People feel the need to speak for many reasons—to share what’s going on in their lives, to explain their thoughts and ideas, to argue for their opinions, etc.
But when we focus on the listening side of a conversation, our goals can generally be categorized into one or more of the following four areas (click on link for more resources)
- To understand someone
- To enjoy someone
- To learn something
- To give help or solace
Sometimes our listening goal in a situation is clear cut. For example, if you’re attending a class or taking an online course, obviously, your primary goal is to learn something.
If you’re listening to someone presenting a proposal in a business meeting, your primary goal is to understand what the speaker is proposing.
If you’re meeting a friend you haven’t seen for a while over a cup of coffee, your main goal is to enjoy being with that friend and to listen to what’s been going on in her life.
And if someone you know comes to you to share some sad news that has happened, your main listening goal is going to be to give help or solace.
Of course, there are times when we attempt to achieve more than one goal at once. For example, when a friend is trying to explain his ideas about a particular topic, we might need to primarily focus on understanding what he’s getting at, but that doesn’t mean that we can’t enjoy his company at the same time.
What’s the point of trying to identify the proper goal for our listening in a situation? Well, think of it this way. Have you ever been in a conversation and discovered, too late, that you had been listening with the wrong goal in mind?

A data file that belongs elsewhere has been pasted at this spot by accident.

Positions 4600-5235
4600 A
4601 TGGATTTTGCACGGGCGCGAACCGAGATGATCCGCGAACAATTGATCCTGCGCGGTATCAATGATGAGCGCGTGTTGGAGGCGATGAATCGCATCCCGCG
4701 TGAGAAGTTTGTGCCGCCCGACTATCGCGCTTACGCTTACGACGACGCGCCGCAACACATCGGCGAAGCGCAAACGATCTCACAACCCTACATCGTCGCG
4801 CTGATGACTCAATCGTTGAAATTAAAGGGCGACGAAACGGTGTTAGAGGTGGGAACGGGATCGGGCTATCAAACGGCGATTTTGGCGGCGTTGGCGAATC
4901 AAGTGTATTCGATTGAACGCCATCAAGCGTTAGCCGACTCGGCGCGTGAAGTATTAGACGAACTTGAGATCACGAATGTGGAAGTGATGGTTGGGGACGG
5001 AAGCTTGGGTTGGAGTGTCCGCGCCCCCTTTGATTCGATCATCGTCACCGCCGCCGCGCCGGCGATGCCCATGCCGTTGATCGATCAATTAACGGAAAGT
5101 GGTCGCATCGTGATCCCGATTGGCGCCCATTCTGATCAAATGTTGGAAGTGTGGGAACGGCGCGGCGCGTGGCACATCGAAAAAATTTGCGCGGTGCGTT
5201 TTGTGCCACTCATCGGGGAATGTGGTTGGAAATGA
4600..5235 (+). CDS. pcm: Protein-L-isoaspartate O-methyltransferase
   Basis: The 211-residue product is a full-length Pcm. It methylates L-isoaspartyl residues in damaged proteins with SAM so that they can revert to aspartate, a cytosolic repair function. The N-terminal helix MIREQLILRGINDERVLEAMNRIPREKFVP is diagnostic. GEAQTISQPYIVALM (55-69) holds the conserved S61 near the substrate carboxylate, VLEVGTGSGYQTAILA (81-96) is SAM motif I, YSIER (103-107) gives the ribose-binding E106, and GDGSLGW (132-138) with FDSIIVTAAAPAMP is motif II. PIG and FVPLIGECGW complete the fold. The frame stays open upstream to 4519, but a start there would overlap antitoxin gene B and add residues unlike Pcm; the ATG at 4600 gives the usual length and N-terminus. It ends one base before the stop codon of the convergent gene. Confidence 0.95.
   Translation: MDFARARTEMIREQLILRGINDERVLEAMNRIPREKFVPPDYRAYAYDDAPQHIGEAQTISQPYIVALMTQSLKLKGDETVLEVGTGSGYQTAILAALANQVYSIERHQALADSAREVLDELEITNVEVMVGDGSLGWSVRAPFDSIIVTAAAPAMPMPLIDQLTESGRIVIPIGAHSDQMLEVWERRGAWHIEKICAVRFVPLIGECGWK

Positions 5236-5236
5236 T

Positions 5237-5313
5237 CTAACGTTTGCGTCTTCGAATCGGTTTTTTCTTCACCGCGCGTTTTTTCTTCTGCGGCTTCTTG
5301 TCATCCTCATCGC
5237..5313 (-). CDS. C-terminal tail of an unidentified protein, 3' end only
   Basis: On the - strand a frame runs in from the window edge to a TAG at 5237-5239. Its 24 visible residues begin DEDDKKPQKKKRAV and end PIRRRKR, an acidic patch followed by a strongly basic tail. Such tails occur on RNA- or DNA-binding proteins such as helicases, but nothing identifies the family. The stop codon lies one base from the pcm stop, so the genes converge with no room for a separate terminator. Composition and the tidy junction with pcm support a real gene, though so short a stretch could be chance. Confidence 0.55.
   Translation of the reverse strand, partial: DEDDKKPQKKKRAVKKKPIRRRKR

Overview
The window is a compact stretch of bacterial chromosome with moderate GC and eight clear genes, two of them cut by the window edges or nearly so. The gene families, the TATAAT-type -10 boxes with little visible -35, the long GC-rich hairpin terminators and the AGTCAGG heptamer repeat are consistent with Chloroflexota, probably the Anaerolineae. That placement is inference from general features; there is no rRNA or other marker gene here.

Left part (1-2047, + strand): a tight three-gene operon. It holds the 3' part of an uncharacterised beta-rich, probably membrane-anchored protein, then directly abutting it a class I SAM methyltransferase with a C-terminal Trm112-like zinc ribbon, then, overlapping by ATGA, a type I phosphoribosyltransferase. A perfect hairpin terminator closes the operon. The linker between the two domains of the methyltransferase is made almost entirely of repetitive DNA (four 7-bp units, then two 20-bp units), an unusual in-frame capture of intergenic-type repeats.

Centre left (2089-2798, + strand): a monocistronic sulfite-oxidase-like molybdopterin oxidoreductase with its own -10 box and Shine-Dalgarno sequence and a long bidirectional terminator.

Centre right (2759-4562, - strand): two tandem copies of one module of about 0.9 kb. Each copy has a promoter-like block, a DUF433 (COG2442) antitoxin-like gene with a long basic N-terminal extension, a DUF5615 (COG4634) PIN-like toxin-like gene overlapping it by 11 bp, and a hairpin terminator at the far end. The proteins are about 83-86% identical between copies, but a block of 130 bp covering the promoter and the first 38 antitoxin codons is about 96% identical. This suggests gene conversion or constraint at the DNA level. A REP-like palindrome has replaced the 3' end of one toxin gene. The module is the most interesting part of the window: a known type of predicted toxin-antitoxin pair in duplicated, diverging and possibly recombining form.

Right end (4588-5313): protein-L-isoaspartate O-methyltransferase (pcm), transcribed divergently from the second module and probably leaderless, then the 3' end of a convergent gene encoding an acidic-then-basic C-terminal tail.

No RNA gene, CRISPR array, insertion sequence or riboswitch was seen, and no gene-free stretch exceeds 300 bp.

For example, let’s say your significant other comes to you, upset and angry about something an acquaintance said to her about an issue. You think that, since she’s mad about what the other person said, she wants to talk about the pros and cons of the issue. So, you focus on understanding the arguments of both sides and offer your thoughts on the topic.
Big mistake! Actually, she’s more upset about getting into an argument in the first place and how it made her feel. In other words, she’s not focused on the issue at all. That was just the triggering incident. What she really wants from you is for you to listen with the goal of giving her solace.
Good listeners are strategic. They set a goal for their listening that’s most appropriate for the situation. So, if you want to be a good listener, the first step is to get into the habit of asking yourself, in any listening situation, “What am I trying to achieve as a listener in this situation?”
By identifying what your goal or goals are in any listening situation, you can employ the proper listening skills in the conversation and have a better chance of achieving a satisfactory outcome.
Step Into Action Now for Greater Listening Skills:
Write about a situation in which you mistakenly listened with the wrong goal in mind. Describe why you chose to listen the way you did and how that approach led to a poor outcome.
Then, flip the script and write about a situation in which you listened with the proper goal or goals in mind and achieved a much more satisfactory result.
Platinum LIFE Coaching – www.bethwolfe.com
Beth Wolfe, Chief Creator and Master LIFE Coach
BW Global Solutions, LLC